Of course, as is the way with all birds rare or uncommon, it has attracted regular groups of birdwatchers from near and far, who presumably needed to see such a bird, although to be honest it's a pretty non-descript little brown job.
Being out there most mornings it's been interesting to see how the various birdwatchers separate into various factions. There are the guys that simply walk along the top of the sea wall, stopping at regular intervals, in the hope that it puts in an appearance and if it doesn't then simply walking on, looking at what else might be about. I had some pleasant chats with a few of those guys, they were all about common sense and enjoying the birds and the day.
Some others however, not happy at not seeing it, walk up and down in the long grass determined to flush it up from where it might be hiding and if they do, the bird can be quite flighty, it will fly some 20 yds and drop down in the vegetation again. There then unfolds a scenario whereby, especially if they have cameras, where the bird is continuously re-flushed/disturbed until it runs out of grass or patience and flies into an adjacent rape field for some peace and quiet.
Several hundred yards past where the Richards Pipit hangs out there is a fairly new hide with views over a large area of part flooded marsh that we know as "The Flood". In recent weeks several hundred various duck and geese species and at high tide, many hundreds, if not thousands, of roosting waders have been using it. Most days it is a spectacular sight and yet to my surprise, many of these "birdwatchers", having seen the Pipit, simply ignore "The Flood" and retreat back along the sea wall, seems odd to me, I can only guess that a one-bird tick is more important than a whole plethora of every day birds.
The Richards Pipit aside, quite close to them in an adjacent field, a pair of Black Swans have teamed up with a herd of Mute Swans just lately and look quite impressive when they take flight. They briefly appeared this time last year and presumably take a late-winter wander from a private collection somewhere. I wonder if they've appeared on any "tick" lists?
Moving on, there was an interesting article on the front page of the Daily Telegraph today that caught my eye. Apparently under laws passed yesterday, pest control services will now be allowed on to private land without permission from the owner, to eradicate plants or animals that pose a "significant threat" to the surrounding environment. Landowners who fail to comply with these incursions onto their land will be committing a criminal offence. And what are these pest officers looking for and removing, well "invasive and non-native species" such a Japanese Knotweed, Ring-necked Parakeets, and Ruddy Ducks are the stand out examples. So it looks as though some of the Parakeet colonies around the country could well be on borrowed times now, regardless of whether the landowner enjoys them being there or not. Ruddy Ducks should be OK, if the people that still find the odd one or two left, stop reporting them blogs, bird forums, etc. I used to love watching the courtship displays of those ducks when they still bred on The Swale NNR and was never convinced that the males had any interest in flying south regularly and shagging White-headed Duck females.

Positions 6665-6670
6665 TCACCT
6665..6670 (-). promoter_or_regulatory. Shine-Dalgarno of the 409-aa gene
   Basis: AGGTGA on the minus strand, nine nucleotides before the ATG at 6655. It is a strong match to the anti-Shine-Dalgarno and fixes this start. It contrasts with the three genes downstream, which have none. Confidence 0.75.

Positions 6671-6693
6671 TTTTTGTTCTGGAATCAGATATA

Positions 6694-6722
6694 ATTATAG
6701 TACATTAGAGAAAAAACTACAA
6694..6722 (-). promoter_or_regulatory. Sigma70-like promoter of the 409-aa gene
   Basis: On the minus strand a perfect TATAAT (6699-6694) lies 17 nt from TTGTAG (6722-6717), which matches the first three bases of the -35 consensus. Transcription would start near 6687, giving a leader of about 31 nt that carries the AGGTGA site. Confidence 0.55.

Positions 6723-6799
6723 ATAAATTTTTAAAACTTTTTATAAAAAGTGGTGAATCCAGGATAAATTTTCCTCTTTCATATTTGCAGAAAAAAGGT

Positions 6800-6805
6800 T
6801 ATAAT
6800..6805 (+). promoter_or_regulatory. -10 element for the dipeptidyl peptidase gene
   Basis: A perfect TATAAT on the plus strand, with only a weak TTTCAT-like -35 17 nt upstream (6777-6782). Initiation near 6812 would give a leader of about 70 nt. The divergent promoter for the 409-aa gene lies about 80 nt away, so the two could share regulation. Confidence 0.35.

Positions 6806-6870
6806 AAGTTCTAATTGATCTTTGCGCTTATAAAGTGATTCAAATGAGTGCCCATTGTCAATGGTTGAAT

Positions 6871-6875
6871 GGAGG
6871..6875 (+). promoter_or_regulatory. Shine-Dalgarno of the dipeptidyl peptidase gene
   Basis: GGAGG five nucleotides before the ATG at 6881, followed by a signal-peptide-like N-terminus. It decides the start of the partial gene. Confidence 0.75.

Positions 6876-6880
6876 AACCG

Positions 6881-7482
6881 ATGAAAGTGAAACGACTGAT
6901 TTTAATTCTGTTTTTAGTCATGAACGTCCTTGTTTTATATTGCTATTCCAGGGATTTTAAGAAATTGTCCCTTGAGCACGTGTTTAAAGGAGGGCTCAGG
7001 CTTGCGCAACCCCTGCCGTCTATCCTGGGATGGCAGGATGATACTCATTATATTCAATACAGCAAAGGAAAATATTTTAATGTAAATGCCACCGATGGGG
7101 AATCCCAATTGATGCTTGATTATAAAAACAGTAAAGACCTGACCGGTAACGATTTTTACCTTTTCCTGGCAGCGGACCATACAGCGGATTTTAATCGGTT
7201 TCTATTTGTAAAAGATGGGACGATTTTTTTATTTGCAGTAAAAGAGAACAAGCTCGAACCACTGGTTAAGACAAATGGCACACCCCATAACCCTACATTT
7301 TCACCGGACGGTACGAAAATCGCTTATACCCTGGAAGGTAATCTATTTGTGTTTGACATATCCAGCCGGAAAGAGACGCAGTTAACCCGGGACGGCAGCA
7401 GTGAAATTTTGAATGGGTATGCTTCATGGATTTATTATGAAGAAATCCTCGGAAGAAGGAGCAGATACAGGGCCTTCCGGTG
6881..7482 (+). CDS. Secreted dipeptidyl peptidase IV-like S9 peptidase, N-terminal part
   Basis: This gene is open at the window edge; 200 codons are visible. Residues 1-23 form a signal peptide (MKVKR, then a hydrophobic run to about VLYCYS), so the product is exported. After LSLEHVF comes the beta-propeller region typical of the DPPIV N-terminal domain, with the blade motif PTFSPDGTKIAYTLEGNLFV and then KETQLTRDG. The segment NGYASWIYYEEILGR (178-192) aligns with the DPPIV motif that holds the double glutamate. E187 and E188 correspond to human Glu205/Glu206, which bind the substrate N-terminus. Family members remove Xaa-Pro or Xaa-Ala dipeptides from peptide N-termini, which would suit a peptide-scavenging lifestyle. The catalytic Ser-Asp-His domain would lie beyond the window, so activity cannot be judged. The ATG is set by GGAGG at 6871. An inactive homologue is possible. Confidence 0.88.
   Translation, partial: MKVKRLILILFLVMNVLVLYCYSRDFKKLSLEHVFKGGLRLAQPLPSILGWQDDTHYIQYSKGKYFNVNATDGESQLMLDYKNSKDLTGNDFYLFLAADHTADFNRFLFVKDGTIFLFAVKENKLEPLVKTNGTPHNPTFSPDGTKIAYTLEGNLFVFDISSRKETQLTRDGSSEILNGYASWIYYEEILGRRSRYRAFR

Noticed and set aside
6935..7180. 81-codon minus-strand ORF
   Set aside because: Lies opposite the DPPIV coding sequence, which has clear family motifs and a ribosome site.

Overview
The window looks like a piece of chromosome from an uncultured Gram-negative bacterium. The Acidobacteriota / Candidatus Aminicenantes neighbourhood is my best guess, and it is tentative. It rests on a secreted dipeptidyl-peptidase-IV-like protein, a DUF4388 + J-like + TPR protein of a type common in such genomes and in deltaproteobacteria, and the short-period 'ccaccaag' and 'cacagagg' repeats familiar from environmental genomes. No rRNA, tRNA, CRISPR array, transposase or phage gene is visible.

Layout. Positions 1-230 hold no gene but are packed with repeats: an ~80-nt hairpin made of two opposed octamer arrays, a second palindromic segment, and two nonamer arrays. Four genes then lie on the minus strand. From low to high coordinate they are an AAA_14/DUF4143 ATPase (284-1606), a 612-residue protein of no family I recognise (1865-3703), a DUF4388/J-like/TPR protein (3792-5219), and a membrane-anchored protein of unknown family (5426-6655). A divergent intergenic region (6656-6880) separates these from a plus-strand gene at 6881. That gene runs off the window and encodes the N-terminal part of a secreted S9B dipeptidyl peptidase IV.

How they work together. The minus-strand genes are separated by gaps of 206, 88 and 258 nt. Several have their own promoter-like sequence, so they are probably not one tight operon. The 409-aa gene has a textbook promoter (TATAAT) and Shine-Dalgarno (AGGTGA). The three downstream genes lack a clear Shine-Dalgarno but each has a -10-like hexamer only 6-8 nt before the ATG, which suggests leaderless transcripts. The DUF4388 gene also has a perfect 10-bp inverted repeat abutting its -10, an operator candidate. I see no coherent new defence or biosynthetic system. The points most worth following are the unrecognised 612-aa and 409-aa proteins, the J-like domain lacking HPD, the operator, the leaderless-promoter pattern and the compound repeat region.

Lastly, the lone Hooded Crow was still about on the reserve yesterday and as it has been all winter, on it's own. Despite a huge corvid flock nearby on Harty, I've not seen the Hoodie mixing with them at all, I wonder if crows have a prejudice thing and have told it to clear off back to Scotland, which it will presumably do anyway before long.
So that's it for the moment, in a few weeks time some lucky person will spot the first Sand Martin or Wheatear and the rest of us will get both excited and jealous at the same time.